Big DataJuly 24, 2017

Swing By Numbers: New Study Unlocks 6 Swing Secrets

GolfTEC tested 30,000 players to find out what makes a great swing great
GolfTec swing study
Illustrations by Todd Detwiler

The handicap system does a simple, elegant job of identifying a player's ability. A 20-handicapper, a single-digit golfer, a club champion and a tour player all have different skill levels that lead to different scores. But what is it about a player's swing that produces those various scores? There have always been plenty of theories, but we at GolfTEC have used cutting-edge measuring tools to quantify the swings of 30,000 golfers of all abilities. The result is the SwingTRU Motion Study, and its findings allow us to pinpoint those elements of good players' swings that are the biggest separators from average or developing players. With the differences uncovered by SwingTRU, we can essentially build a "good player" composite. Here we'll look at six elements of the backswing and downswing and compare the data collected from high-handicappers (players shooting over 100) to that of professional golfers. The closer you can get to the pro numbers, the better results you'll see. It's Big Data producing smaller scores with facts, not opinions. – With Matthew Rudy

The term "sway" is one of those general-purpose instruction words every golfer has heard, but it can be confusing. Are we talking about the hips? The upper body? Let's simplify it: The best players shift pressure over the back foot but without swaying the whole body off the ball. Less-skilled players exaggerate that pressure shift with a big body movement away from the target. To do it right, feel like you're moving your tailbone closer to the target than it was at address (below, left), but without letting your head shift toward the target or over your back foot. The SwingTRU study shows pros' hips on average move 3.9 inches toward the target on the backswing, and high-handicappers' hips move 2.55 inches. But it looks like the high-handicapper is shifting away from the target here (below, right)—so what gives? We measure hip movement using the tailbone as the reference point, and anytime you turn your hips, your tailbone will move closer to the target. The key is, it should move several inches closer, not two.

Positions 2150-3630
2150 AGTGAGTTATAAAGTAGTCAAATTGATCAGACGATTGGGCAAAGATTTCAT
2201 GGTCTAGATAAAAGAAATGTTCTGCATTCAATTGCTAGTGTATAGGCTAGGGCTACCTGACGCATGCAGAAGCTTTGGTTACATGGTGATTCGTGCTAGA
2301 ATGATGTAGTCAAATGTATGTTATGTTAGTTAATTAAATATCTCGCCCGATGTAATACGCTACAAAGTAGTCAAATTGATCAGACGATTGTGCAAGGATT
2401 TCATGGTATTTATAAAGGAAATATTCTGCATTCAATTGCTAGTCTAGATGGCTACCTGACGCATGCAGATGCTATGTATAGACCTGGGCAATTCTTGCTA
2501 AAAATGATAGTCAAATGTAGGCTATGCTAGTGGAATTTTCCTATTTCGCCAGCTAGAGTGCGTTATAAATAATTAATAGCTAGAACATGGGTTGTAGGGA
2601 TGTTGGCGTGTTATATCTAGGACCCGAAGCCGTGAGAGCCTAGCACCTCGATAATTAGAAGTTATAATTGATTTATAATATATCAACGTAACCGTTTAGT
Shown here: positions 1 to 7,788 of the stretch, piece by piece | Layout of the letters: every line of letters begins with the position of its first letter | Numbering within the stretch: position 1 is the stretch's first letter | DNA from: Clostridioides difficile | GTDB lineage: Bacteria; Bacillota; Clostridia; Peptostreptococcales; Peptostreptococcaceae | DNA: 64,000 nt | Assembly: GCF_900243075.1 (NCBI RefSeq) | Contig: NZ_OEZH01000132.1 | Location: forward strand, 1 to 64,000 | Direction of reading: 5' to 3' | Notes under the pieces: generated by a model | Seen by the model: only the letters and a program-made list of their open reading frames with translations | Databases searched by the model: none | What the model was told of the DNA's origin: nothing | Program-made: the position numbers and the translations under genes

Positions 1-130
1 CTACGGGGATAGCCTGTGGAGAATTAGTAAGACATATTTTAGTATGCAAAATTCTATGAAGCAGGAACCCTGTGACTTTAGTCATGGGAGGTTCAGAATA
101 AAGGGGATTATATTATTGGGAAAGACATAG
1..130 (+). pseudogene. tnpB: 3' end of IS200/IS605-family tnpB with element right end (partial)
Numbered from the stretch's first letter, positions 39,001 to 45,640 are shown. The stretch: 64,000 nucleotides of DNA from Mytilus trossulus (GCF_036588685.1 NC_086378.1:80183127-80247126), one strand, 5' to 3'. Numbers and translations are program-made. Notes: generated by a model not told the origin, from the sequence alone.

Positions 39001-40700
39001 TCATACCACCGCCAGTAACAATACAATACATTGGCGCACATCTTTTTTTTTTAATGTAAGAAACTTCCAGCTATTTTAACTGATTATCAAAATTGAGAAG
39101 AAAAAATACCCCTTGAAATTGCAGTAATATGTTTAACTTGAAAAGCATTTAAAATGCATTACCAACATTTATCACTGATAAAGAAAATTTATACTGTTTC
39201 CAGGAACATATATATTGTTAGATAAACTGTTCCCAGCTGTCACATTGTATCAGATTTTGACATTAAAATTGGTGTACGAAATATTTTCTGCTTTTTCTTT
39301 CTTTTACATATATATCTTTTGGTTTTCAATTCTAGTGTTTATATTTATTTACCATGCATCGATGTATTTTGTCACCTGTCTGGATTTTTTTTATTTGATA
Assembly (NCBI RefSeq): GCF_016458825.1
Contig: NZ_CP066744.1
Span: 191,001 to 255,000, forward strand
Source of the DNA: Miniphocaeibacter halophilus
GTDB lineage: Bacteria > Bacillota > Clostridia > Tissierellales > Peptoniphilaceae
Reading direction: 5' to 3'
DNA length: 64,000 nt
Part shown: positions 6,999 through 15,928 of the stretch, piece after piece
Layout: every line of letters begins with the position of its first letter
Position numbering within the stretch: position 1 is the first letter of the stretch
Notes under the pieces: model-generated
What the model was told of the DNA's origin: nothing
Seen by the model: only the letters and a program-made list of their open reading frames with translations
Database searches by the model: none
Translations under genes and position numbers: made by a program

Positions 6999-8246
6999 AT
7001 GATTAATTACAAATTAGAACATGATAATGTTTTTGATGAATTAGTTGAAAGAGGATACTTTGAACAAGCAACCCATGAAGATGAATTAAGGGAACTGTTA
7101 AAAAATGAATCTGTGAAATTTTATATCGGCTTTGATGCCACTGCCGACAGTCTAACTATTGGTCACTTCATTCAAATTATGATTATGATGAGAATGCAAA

Hip sway: Pros shift the hips toward the target more than high-handicappers do (above).

When it comes to amateur players trying to hit the ball longer, the advice that steals most of the attention is "Get more turn." But all turn is not created equal. If you focus only on turning the shoulders and not how they turn, you're missing one of the key elements that separates you from the players on tour. For many golfers, the tendency is to turn the shoulders relatively level, as if you were turning to look behind you to talk to someone (below, right). But tour players tilt their shoulders in addition to turning them. SwingTRU recorded the pros at 36 degrees of downward shoulder tilt at the top of the backswing and high-handicappers at 29.6 degrees. What does that mean for you? Feel like your front shoulder moves directly toward the ground on your backswing (below, left). At first, this might seem like you're only tilting, but trust me, you'll be turning, too.

Shoulder tilt: pros turn the front shoulder downward; high-handicappers turn it more level.


Many of the swing mistakes amateurs make—like cutting across the ball and hitting a slice—happen because the upper body gets too active or active at the wrong time. Improving how you use your arms and chest is useful, but changing how you use your lower body also clears up some of those upper-body problems. Hip turn at impact is a prime example. Beginners tend to stall the hip rotation on the downswing and try to control the swing with their hands and arms (right, bottom). Tour players have their hips turned toward the target at impact almost twice as much (right, top).